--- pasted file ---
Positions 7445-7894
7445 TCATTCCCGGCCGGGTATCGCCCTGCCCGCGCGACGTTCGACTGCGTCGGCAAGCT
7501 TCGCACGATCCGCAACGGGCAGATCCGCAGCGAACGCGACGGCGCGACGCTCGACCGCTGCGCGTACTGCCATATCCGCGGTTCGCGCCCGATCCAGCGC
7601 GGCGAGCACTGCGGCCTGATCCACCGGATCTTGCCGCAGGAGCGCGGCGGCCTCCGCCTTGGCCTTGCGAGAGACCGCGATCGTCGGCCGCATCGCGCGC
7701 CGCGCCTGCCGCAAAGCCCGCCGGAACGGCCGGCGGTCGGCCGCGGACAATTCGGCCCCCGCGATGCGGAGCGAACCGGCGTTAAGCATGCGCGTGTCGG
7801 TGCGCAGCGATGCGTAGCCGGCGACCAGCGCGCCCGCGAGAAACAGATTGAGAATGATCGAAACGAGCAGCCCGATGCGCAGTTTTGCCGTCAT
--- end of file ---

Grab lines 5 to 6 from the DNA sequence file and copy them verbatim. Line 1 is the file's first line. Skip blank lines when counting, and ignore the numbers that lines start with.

7701 CGCGCCTGCCGCAAAGCCCGCCGGAACGGCCGGCGGTCGGCCGCGGACAATTCGGCCCCCGCGATGCGGAGCGAACCGGCGTTAAGCATGCGCGTGTCGG
7801 TGCGCAGCGATGCGTAGCCGGCGACCAGCGCGCCCGCGAGAAACAGATTGAGAATGATCGAAACGAGCAGCCCGATGCGCAGTTTTGCCGTCAT